A number of possible catalytic distillation reactor configurations are useful with the present invention, including but not limited to an upflow reactor, a downflow reactor, and a horizontal flow reactor. The reactor contains a reaction or catalytic zone sized to accommodate a fixed catalyst and a distillation zone designed to separate the hydroxylated product from un-reacted materials. The distillation zone may be integral with the reaction or catalytic zones or may be a separate column. Examples of suitable catalytic distillation reactors are found in U.S. Pat. Nos. 5,476,978; 5,262,576; 5,176,883; 5,243,115; 5,321,181; 5,345,006; 5,215,725; 5,770,782; 5,446,223; and 5,190,904, incorporated by reference herein.
Overall catalytic distillation column design and process conditions will vary depending upon the reactants used and can be determined by one of ordinary skill in the art. Suitable process conditions can be found in U.S. Pat. Nos. 5,476,978; 5,262,576; 5,176,883; 5,243,115; 5,321,181; 5,345,006; 5,215,725; 5,770,782; 5,446,223 and 5,190,904. Although these patents discuss alkylation of aromatics, the temperature and pressure can be adjusted by one of ordinary skill in the art based on the properties of the reactants including the aromatic compound and the oxidant, to effectively hydroxylate the aromatic and to separate the hydroxylated product from the reactants based on their respective boiling points at a given pressure.
In a preferred embodiment, the catalytic zone and the distillation zone are in a single column. The catalytic zone contains an amount of catalyst and the distillation zone contains a number of conventional separation trays. The aromatic compound preferably is delivered to the column above the catalyst and the oxidant is fed to the column below the catalyst. Any un-reacted aromatic compound is either withdrawn from the column once it leaves the catalytic zone, preferably as a vapor, and supplied as makeup or allowed to reflux. The overhead is withdrawn from the column above the catalytic zone and typically will contain a mixture consisting mostly of oxidant and a small amount of aromatic compound. The oxidant preferably is separated from the aromatic compound by conventional means and recycled as makeup.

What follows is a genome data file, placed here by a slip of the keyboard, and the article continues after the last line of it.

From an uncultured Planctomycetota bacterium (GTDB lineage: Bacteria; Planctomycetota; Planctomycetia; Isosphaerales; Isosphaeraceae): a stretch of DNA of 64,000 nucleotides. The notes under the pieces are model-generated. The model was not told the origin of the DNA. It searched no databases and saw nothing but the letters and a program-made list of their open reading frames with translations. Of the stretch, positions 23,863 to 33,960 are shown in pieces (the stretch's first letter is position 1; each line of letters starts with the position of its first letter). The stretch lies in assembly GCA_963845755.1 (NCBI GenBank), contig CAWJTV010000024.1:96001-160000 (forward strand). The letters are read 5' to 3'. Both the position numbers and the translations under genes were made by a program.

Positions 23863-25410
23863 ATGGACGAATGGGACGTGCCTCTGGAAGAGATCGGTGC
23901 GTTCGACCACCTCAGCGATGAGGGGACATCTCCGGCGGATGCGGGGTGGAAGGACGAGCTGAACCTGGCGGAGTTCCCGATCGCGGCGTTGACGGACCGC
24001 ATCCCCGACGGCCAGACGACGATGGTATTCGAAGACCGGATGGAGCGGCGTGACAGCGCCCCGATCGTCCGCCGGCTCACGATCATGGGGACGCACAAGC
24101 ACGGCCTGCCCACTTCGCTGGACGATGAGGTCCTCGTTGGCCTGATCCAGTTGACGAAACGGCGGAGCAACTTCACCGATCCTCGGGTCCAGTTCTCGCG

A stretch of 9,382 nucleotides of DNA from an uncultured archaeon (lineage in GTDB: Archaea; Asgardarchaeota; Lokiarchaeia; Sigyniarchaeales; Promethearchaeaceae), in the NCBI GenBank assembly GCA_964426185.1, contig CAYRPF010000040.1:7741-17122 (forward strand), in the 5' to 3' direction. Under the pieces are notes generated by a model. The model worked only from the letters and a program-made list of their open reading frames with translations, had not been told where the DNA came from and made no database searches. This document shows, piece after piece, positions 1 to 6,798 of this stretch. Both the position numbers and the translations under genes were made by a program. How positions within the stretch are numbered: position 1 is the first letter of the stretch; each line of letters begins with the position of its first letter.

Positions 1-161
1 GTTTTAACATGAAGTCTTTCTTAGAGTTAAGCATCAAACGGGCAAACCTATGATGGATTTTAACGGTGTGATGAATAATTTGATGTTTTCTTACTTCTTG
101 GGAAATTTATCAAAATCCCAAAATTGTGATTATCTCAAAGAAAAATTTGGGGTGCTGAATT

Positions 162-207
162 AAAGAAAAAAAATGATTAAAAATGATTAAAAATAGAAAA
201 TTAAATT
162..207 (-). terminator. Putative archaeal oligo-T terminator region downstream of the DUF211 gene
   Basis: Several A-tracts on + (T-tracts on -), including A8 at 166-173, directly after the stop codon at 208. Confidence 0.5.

Suitable oxidation catalysts are those that will catalyze the hydroxylation of an aromatic compound in the presence of an oxidant. Suitable oxidation catalysts include but are not necessarily limited to molecular sieves, including zeolites and non-zeolite materials.
Preferred zeolite catalysts are modified zeolites, preferably of the MFI structural type, most preferably ZSM-5, ZSM-11, and beta zeolite. Such zeolites are commercially available from Zeolyst International, Inc. and ExxonMobil Corporation. The zeolite catalyst preferably comprises at least one metal selected from the group consisting of ruthenium, rhodium, and iridium, preferably from about 0.01 wt. % to about 0.5 wt. %, most preferably from about 0.1 wt. % to about 1.5 wt. %. The metal can be incorporated into the catalyst by any means known to those skilled in the art for incorporating metals into zeolites such as, by ion exchange or during synthesis of the catalyst. In a preferred embodiment, the zeolite catalyst contains an amount of iron, preferably up to about 0.5 wt. %, more preferably from about 0.01 wt. % to about 1.5 wt. %. Additional examples of suitable zeolite catalysts can be found in U.S. Pat. Nos. 5,672,777; 5,808,167; 5,110,995; 5,874,646; which are incorporated by reference herein.
Non-zeolitic molecular sieves also may be used to catalyze the hydroxylation of aromatics. Suitable non-zeolitic molecular sieves include but are not necessarily limited to microporous aluminum phosphates (AlPO's) or silica aluminum phosphates (SAPO's) containing metals that are capable of being oxidized and reduced, such as, Co, V, Mn, Mg, and Fe. These catalysts consist of AlPO's or SAPO's with a fraction of the Al or phosphate ions being replaced during synthesis by a transition metal ion, from about 0.001 wt. % to about 0.6 wt. %, preferably 0.01 wt. % to about 0.4 wt. %. Synthesis of Mn-containing AlPO has been shown to hydroxylate dodecene to dodecanol using air as the oxidant as described in Chem. Commun. 1998, pp. 1841-1842, which is incorporated by reference herein. Alternatively, the transition metal may be incorporated into the framework of the catalyst after synthesis of the catalyst using known means including but not necessarily limited to ion exchange, impregnation, co-mulling, and physical admixing. Additional examples of suitable non-zeolitic molecular sieves and their methods of preparation can be found in U.S. Pat. Nos. 4,683,217 and 4,758,419; European patent nos. EP 0 043 562, EP 0 158 976; J. Phys. Chem. 1990, vol. 94, pp. 6425-6464, and pp. 6431-6435.